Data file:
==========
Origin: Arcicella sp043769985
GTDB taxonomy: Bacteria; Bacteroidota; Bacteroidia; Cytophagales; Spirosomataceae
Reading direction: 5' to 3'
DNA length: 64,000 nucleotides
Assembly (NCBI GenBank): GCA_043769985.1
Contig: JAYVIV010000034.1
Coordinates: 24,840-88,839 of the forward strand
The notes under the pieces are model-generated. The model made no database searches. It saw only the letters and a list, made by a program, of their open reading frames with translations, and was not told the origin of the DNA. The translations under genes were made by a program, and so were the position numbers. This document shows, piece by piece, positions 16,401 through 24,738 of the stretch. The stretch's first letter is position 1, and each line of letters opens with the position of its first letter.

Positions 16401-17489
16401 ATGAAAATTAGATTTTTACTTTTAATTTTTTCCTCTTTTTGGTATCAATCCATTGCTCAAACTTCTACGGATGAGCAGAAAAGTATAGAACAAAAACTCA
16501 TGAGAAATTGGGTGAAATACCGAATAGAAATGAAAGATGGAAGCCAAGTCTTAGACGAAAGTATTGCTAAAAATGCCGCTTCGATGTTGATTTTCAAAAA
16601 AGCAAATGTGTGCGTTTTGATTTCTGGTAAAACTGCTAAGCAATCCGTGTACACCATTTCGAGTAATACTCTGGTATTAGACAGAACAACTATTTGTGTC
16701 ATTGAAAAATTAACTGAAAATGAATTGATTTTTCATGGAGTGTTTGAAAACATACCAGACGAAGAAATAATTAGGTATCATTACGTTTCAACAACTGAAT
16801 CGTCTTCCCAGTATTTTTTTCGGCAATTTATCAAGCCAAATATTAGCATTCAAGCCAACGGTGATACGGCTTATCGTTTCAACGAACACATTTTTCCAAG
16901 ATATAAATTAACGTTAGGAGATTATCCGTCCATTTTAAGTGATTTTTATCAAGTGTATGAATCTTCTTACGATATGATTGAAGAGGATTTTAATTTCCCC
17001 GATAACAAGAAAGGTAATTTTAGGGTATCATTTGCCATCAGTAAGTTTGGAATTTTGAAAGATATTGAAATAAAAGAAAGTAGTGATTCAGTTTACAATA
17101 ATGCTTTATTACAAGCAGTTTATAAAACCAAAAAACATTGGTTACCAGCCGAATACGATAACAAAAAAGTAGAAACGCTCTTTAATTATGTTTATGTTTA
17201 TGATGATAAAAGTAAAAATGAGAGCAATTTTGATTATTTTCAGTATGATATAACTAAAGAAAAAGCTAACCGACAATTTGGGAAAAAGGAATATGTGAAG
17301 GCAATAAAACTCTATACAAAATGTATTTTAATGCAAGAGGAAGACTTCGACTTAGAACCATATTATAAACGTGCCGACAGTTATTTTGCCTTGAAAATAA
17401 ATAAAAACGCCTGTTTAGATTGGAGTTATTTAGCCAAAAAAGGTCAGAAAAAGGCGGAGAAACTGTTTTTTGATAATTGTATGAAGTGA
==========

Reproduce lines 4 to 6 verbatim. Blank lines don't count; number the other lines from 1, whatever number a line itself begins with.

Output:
DNA length: 64,000 nucleotides
Assembly (NCBI GenBank): GCA_043769985.1
Contig: JAYVIV010000034.1